We have already concluded that the principal driver of the funding arrangement was the availability of tax relief to Frucor in New Zealand through deductions it would claim on the coupon payments. The benefit it obtained under the arrangement was the ability to claim payments totaling $66 million as a fully deductible expense when, as a matter of commercial and economic reality, only $11 million of this sum comprised interest and the balance of $55 million represented the repayment of principal. The tax advantage gained under the arrangement was therefore not the whole of the interest deductions, only those that were effectively principal repayments. We consider the Commissioner was entitled to reconstruct by allowing the base level deductions totaling $11 million but disallowing the balance. The tax benefit Frucor obtained “from or under” the arrangement comprised the deductions claimed for interest on the balance of $149 million which, as a matter of commercial reality, represented the repayment of principal of $55 million.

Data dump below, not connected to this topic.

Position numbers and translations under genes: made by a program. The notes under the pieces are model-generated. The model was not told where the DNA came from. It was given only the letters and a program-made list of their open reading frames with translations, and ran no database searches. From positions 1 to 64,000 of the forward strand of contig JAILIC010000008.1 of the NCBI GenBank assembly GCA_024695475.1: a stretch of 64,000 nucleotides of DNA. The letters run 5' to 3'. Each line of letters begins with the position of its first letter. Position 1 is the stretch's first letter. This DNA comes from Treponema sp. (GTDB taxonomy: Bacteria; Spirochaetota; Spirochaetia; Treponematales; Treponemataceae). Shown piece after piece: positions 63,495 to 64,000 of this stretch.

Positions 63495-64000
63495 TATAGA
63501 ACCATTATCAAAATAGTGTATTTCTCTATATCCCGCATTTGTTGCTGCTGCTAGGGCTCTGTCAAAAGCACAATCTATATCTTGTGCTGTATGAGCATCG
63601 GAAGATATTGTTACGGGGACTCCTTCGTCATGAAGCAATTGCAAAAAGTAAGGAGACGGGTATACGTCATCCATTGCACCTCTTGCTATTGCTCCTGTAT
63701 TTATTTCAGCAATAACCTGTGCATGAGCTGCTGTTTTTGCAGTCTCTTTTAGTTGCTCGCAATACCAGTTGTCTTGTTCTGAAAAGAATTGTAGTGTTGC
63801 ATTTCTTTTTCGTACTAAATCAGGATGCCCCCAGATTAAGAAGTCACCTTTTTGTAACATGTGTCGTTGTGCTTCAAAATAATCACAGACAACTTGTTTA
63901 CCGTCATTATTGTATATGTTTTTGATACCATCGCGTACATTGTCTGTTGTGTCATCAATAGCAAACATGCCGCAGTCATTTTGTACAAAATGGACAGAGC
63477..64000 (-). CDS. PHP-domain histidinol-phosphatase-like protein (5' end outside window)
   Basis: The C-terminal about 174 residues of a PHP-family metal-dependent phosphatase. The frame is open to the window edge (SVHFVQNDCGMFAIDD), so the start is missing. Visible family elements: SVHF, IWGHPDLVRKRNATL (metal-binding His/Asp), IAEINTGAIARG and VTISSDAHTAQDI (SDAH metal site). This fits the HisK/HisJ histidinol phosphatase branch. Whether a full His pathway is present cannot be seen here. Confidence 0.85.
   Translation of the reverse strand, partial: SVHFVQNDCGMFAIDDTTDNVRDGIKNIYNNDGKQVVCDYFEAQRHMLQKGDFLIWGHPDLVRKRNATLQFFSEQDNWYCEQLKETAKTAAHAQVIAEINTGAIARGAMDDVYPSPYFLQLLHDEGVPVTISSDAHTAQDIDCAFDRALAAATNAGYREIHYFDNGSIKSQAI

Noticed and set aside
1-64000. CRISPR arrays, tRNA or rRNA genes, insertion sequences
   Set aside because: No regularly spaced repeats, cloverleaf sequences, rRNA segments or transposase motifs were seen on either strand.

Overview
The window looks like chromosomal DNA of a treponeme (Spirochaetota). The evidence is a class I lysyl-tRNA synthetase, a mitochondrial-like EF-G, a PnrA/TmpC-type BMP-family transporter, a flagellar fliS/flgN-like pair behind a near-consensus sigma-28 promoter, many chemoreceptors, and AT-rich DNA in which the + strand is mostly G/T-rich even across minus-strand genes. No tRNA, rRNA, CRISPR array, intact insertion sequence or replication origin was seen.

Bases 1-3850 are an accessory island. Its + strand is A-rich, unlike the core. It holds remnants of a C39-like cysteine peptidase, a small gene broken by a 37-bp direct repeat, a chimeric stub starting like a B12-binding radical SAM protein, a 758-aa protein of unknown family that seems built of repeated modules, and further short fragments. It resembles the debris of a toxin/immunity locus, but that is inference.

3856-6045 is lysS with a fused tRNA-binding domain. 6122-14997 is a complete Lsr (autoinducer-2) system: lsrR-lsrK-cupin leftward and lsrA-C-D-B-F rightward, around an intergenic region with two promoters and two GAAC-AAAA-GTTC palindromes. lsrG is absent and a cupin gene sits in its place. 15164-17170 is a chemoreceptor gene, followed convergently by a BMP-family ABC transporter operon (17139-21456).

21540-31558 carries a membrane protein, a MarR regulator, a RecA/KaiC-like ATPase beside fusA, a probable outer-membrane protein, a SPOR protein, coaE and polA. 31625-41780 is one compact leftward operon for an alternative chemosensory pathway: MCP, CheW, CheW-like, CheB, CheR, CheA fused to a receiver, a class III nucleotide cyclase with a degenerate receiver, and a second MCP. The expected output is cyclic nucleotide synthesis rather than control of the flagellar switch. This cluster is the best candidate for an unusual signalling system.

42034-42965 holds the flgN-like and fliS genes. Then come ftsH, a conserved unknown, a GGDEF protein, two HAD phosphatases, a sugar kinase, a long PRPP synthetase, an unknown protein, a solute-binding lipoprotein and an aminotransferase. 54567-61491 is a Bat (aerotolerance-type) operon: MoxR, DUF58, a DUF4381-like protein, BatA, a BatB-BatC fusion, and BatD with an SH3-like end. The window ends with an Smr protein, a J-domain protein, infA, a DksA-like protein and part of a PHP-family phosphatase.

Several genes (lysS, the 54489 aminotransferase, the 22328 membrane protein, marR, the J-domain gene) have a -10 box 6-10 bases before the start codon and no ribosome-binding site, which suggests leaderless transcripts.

This decision was then appealed to the Supreme Court.

Judgement of the Supreme Court

The Supreme Court dismissed the appeal of Frucor and ruled in favor of the tax authorities both in regards of the tax adjustment and in regards of shortfall penalties.


“[80] The picture which emerges from the planning documents which we have reviewed is clear. The whole purpose of the arrangement was to secure tax benefits in New Zealand. References to tax efficiency in those planning documents are entirely focused on the advantage to DHNZ of being able to offset repayments of principal against its revenue. The anticipated financial benefits of this are calculated solely by reference to New Zealand tax rates. The only relevance of the absence of a capital gains liability in Singapore was that this tax efficiency would not be cancelled out by capital gains on the contrived “gain” of DAP under the forward purchase agreement.